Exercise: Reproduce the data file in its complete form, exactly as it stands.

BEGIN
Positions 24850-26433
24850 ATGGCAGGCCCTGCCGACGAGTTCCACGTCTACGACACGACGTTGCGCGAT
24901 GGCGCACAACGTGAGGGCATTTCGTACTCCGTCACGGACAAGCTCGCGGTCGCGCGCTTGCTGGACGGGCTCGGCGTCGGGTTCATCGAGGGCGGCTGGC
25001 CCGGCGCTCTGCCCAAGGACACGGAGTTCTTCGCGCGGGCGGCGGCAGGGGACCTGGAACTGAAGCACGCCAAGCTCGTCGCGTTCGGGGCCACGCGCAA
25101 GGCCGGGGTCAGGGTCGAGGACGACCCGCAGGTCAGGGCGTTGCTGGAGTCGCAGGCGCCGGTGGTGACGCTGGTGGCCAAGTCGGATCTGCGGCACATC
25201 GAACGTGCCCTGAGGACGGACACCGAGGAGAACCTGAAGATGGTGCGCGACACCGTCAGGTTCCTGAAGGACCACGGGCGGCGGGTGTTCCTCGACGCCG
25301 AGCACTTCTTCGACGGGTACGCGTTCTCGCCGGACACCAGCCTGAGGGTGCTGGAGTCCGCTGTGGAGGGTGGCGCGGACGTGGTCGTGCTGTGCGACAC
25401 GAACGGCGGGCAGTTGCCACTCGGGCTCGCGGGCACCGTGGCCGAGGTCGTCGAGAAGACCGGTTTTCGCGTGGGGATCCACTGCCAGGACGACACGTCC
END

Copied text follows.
Positions 24850-26433
24850 ATGGCAGGCCCTGCCGACGAGTTCCACGTCTACGACACGACGTTGCGCGAT
24901 GGCGCACAACGTGAGGGCATTTCGTACTCCGTCACGGACAAGCTCGCGGTCGCGCGCTTGCTGGACGGGCTCGGCGTCGGGTTCATCGAGGGCGGCTGGC
25001 CCGGCGCTCTGCCCAAGGACACGGAGTTCTTCGCGCGGGCGGCGGCAGGGGACCTGGAACTGAAGCACGCCAAGCTCGTCGCGTTCGGGGCCACGCGCAA
25101 GGCCGGGGTCAGGGTCGAGGACGACCCGCAGGTCAGGGCGTTGCTGGAGTCGCAGGCGCCGGTGGTGACGCTGGTGGCCAAGTCGGATCTGCGGCACATC
25201 GAACGTGCCCTGAGGACGGACACCGAGGAGAACCTGAAGATGGTGCGCGACACCGTCAGGTTCCTGAAGGACCACGGGCGGCGGGTGTTCCTCGACGCCG
25301 AGCACTTCTTCGACGGGTACGCGTTCTCGCCGGACACCAGCCTGAGGGTGCTGGAGTCCGCTGTGGAGGGTGGCGCGGACGTGGTCGTGCTGTGCGACAC
25401 GAACGGCGGGCAGTTGCCACTCGGGCTCGCGGGCACCGTGGCCGAGGTCGTCGAGAAGACCGGTTTTCGCGTGGGGATCCACTGCCAGGACGACACGTCC